Can a smartphone or tablet REALLY replace my TV?

For Christmas my son managed to upgrade his old Nintendo Wii to a new Nintendo Wii U. Thanks Santa, very good of you. He’s been enjoying the new higher-resolution games and is a big Mario fan. Somehow I’ve lost quite a few races against him on Mario Kart 8 because he seems to have got scarily good at the game. We’ve also downloaded a few other games including New Super Mario Bros. U, which again he seems better at than me.

So last night, after he was filled was sugary goodness from several of my finest pancakes, I challenged him to one of the older Wii games that I was more familiar with. These games are compatible even on the newer Wii U, and good old Wii Sports seemed like the ideal thing – especially as it would mean a bit of extra exercise to burn off all the jam and sugar in those pancakes.

Things were going well, and I was doing really well at the bowling and baseball games until, well, this happened…
Can a smartphone or tablet REALLY replace my TV?

Yeah. The TV is broken. A white flash, a cracking noise and the picture slowly but surely began to break up. I can’t believe it. Even worse, I’ve only just paid off this particular TV and I switched the house insurance recently and REMOVED the “accidental damage” option. A few swear words were said and yes, it was all my fault.

It didn’t really become clear at how badly missed my TV would be until later in the evening. I’m a big fan of streaming TV and have a Chromecast plugged into the back of the – now badly smashed – TV. However, I’ve not tried watching TV on the smaller screen of my phone or a tablet. Not for any length of time anyway. Yes, sure, I’ve watched YouTube videos on my phone but not an entire film or TV show.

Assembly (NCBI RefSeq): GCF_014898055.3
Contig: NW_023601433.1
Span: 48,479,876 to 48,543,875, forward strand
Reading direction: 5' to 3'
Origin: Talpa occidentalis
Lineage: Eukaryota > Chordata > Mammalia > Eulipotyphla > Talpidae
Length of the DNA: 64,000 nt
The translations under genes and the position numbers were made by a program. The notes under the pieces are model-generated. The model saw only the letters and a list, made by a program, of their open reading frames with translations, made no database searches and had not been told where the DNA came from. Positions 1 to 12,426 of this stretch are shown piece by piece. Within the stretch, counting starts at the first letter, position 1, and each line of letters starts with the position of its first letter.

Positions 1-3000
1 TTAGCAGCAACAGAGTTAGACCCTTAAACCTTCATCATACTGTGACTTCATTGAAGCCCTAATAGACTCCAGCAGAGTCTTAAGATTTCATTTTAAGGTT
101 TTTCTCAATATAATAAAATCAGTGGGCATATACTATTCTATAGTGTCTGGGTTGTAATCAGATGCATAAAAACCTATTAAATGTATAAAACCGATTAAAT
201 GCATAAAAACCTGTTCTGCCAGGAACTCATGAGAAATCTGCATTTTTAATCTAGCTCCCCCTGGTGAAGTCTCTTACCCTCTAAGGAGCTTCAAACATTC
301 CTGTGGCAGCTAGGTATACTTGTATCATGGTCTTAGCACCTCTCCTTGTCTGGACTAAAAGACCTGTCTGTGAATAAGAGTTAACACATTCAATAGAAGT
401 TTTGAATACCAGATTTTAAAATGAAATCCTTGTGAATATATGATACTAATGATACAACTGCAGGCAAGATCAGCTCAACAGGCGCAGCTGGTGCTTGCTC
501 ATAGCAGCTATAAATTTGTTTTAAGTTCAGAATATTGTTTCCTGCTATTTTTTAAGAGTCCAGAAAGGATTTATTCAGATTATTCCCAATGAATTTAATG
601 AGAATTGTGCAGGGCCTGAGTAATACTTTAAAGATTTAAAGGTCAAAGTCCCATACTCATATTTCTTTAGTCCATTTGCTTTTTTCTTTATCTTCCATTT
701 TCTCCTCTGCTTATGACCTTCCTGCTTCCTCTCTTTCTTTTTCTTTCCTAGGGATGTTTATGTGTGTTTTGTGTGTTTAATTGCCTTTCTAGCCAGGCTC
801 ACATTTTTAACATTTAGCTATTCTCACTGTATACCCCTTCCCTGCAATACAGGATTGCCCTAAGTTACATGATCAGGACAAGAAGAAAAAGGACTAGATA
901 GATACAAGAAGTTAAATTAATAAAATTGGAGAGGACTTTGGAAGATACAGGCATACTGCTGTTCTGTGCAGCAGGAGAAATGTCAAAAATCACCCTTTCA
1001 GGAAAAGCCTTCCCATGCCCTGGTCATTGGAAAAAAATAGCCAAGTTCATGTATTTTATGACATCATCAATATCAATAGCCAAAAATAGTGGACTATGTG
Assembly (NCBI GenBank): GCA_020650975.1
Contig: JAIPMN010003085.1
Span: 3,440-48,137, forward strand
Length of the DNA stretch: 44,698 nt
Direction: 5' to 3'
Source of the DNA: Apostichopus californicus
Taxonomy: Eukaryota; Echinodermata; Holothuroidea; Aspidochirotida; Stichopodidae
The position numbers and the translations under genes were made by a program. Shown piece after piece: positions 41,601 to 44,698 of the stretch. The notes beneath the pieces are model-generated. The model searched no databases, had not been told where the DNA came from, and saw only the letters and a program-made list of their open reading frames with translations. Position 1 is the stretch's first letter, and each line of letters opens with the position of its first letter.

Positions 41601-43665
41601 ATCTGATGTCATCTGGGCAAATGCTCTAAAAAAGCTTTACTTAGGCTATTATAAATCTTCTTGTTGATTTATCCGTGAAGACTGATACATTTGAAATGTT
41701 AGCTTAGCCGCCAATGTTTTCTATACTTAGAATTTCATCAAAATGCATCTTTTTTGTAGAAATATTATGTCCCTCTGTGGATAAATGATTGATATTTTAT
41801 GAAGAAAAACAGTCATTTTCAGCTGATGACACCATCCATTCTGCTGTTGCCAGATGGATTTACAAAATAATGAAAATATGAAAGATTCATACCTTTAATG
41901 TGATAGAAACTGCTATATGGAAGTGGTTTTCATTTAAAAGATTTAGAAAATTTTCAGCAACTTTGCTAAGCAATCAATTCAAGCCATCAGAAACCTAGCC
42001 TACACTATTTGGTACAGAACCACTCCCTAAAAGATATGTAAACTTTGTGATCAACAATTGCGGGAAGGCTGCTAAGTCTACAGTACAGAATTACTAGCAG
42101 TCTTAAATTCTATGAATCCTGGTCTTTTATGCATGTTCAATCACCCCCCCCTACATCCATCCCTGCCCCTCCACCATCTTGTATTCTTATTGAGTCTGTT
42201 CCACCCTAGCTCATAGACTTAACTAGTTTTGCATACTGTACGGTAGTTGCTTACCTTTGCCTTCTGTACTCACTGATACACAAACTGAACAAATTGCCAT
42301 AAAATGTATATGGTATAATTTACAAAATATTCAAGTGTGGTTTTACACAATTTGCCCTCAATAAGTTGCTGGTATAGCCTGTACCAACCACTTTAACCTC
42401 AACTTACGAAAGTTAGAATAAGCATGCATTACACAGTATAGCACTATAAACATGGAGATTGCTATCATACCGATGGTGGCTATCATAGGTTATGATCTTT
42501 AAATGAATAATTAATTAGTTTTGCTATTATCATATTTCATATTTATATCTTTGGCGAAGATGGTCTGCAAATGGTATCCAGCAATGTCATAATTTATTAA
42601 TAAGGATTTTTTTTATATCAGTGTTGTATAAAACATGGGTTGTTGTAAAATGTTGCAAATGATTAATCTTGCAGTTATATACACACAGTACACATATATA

As we’ve just paying for a holiday, finances are tight, so the TV is going to the bottom of the priority pile and we’re using the smaller screen in the kitchen instead. However, I’ve got a lot of options and alternatives at my fingertips which I am now trying. The TVCatchup app, available for pretty much every mobile platform, is a great starter and lets you watch most of the digital TV channels on your phone or tablet. Everything is live, so for scheduled TV this is fine. Likewise, my subscription TV provider (Sky) give me the Sky Go app so that I can carry my TV channels around with me. I’ve also got iPlayer, ITV Player, 4OD and the Demand 5 apps available to me. I wish there was just one app you could use for all scheduled and on-demand content, but sadly we’re not quite there at the moment.
Can a smartphone or tablet REALLY replace my TV?

It’s all good in a way. The TV you want, when you want, where you want. Sadly, though, nothing can quite resolve the loss of a big-screen. Sitting down in the evening with a cheeky wine isn’t quite the same when you’re huddled around an iPad is it? Worse still, and something we do every year, I’ve invited some people round to watch the Cheltenham festival. If I don’t get some money together for a new TV we’ll be betting on the Cheltenham festival and then jumping to another app to actually watch it on my smartphone. A load of people sat in a room watching it on their respective smartphones? With a slight delay as the streaming goes out of sync? It’s not quite the same as watching one big screen, all together, is it?

During my swearing last night I had the idea of using the Google Cardboard headset to give me a big-screen experience. Sure, it might work, but even if you could get 4OD or iPlayer split into 3D and mounted to your face, would you really want that? Sitting on your sofa as you knock the wine off the table or dribble it down your face? It’s not exactly relaxing.

So, as it looks now, I’ll either have to save for a cheap not-quite-as-good big TV or we’ll have to continue to be huddled around a smaller screen. Oh, and don’t get me started on the rush-hour throttling of any media-related streaming in the evenings, when you’re trying to use the internet for all this.